The calm and calculated burglar takes time to choose their jobs. In general, their victims will be more affluent and therefore have a lot more to offer in way of valuables. The calm burglar may “case a joint’ for days or weeks in the lead up to the crime. They are careful and selective in the properties they burgle. This type invests time and energy into each crime and that means it has to be worth their while. They certainly don’t pound the streets in a slapdash fashion hoping to find something. They will have a keen eye out for desirable properties. They are especially interested in structures which are both attractive and vulnerable in some way.

Needless to say, this type tends to operate in more affluent neighborhoods. For these crooks, it’s not difficult to “read” a property. They will have a pretty good idea from the outside what kinds of things they might find on the inside. They will also see potential flaws in the property’s security that will help them to succeed. More often than not, they will know something of the residents and their daily schedules before they commit the crime.

Avoid Being the Victim of Burglary

It’s a sad fact that most people improve their home security after they have been broken into. It doesn’t have to be like this. You might also think you have a pretty good security setup in place too. Even so, it’s always a good idea to seek the advice of a security expert to help you secure your home. You might be surprised at just how vulnerable you are. I know I was. An expert is able to see things that you yourself may have overlooked. There are certainly measures you can take that will reduce your risk of becoming the victim of a burglary.

Aside from the usual burglar deterrents, there are some commonsense rules that unfortunately are not all that common. We can all get complacent at times and neglect or simply forget about some very basic security measures. Here’s a recap:

  • Hang net curtains up at your windows to obscure the view into your rooms (burglars love to peer through windows)
  • Make sure you lock all windows and doors before you go out. Likewise, ensure that all the locks on both doors and windows are adequate.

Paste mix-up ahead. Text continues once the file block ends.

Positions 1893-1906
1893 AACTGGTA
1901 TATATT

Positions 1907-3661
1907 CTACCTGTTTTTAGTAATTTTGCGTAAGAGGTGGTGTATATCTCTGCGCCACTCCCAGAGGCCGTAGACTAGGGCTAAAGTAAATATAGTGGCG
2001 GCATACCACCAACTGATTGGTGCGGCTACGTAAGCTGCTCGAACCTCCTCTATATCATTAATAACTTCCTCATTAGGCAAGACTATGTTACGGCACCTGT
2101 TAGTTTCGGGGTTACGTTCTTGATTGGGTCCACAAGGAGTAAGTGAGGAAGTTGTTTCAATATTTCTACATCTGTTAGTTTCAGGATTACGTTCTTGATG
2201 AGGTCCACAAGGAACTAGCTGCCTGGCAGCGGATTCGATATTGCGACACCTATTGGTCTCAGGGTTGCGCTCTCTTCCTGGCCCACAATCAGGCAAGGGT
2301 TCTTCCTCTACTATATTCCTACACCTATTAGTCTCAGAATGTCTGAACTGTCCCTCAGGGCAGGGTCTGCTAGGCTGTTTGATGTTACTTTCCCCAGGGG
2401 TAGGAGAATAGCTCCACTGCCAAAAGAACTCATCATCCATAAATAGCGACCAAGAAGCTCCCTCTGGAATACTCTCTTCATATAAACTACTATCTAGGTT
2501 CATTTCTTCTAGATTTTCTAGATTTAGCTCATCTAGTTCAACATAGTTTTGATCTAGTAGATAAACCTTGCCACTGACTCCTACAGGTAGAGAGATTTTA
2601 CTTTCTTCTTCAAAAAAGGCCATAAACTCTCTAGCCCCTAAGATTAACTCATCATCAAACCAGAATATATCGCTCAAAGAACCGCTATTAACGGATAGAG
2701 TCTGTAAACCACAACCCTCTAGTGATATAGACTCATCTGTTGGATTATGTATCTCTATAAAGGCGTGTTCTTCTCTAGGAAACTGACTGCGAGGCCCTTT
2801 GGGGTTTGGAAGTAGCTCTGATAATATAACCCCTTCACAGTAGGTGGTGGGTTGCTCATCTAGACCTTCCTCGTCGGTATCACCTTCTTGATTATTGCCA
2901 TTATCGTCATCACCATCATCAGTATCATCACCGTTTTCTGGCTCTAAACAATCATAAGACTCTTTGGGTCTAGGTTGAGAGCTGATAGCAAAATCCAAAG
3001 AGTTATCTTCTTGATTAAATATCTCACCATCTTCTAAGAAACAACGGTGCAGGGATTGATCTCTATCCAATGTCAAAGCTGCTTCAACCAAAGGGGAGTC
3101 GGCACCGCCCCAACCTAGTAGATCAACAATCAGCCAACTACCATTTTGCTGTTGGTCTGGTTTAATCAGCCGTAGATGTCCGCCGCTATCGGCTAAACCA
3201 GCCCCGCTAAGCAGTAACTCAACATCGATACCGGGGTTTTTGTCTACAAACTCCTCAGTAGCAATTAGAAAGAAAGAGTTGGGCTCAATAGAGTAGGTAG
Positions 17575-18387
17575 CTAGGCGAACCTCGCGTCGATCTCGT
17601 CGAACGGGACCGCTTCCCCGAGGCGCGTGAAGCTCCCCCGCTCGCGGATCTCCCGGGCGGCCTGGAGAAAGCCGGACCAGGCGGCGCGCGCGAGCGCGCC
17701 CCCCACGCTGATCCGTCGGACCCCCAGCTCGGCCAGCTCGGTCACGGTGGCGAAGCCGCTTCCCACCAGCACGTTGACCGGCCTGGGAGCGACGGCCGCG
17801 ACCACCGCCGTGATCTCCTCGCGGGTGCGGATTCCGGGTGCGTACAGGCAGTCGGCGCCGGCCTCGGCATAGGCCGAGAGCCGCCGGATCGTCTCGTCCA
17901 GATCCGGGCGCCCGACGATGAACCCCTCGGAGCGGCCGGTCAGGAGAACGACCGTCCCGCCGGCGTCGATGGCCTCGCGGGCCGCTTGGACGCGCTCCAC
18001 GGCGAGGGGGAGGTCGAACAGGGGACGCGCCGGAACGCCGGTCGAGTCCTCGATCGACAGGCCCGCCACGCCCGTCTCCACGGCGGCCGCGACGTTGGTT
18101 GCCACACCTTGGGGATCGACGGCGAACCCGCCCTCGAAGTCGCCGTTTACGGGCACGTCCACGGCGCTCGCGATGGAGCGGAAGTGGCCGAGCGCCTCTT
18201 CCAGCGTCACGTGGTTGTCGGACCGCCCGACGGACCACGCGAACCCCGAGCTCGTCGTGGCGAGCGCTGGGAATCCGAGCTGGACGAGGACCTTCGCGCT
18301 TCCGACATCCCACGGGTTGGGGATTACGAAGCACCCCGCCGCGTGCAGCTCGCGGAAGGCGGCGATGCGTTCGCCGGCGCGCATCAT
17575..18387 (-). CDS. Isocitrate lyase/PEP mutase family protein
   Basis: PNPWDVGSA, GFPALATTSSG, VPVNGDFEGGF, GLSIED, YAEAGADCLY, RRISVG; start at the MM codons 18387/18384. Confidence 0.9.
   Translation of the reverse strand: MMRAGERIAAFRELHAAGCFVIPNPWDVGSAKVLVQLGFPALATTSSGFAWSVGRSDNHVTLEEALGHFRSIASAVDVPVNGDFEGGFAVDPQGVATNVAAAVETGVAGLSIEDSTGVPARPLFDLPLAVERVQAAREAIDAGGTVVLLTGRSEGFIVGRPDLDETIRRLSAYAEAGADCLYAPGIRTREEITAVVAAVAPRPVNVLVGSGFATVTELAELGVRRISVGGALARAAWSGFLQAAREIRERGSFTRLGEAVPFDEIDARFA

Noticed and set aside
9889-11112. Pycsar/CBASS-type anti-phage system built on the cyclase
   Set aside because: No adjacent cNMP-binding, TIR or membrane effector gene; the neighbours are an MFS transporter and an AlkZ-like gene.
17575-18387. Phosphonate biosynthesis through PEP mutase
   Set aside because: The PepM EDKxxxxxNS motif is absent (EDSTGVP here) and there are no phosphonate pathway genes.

• Hide valuables, don’t leave them laying around on display. Remove things like tablets, Smartphones, and other electronics from coffee tables and work tops when you’re out.
  • Use timers to work lights, TV, radios, etc when you’re out in the evenings. It’s important that your home looks occupied even when it’s not.
  • Invest in an outdoor security camera system. They are not that expensive anymore.
  • Buy a strong, heavy safe to store your most treasured possessions.
  • If you haven’t got a dog, or a scary dog to protect your property when you’re out, get yourself a dog alarm. Trust me, these are realistic and can prove invaluable.
  • Have precautions in place if you’re going away. Make sure there are no telltale signs that no one is home, like mail accumulating or food deliveries on the door step.

Summing Up

These are a few practical tips that should help you get into a good routine. As for the hardware security options, take a look at our articles on how to better protect your property and minimizing the impact of a burglary. We have pieces that look into the best home alarm systems, CCTV, and motion sensor lighting, etc.





About Mark Bickmore

Hi, my name is Mark Bickmore. I'm an Engineer, who has a keen interest in home security and keeping my family, property and valuables safe from burglars. This website was set up to help me explore the research, facts and myths about burglars and burglary. Please feel free to contact me should you have any questions, comments or suggestions.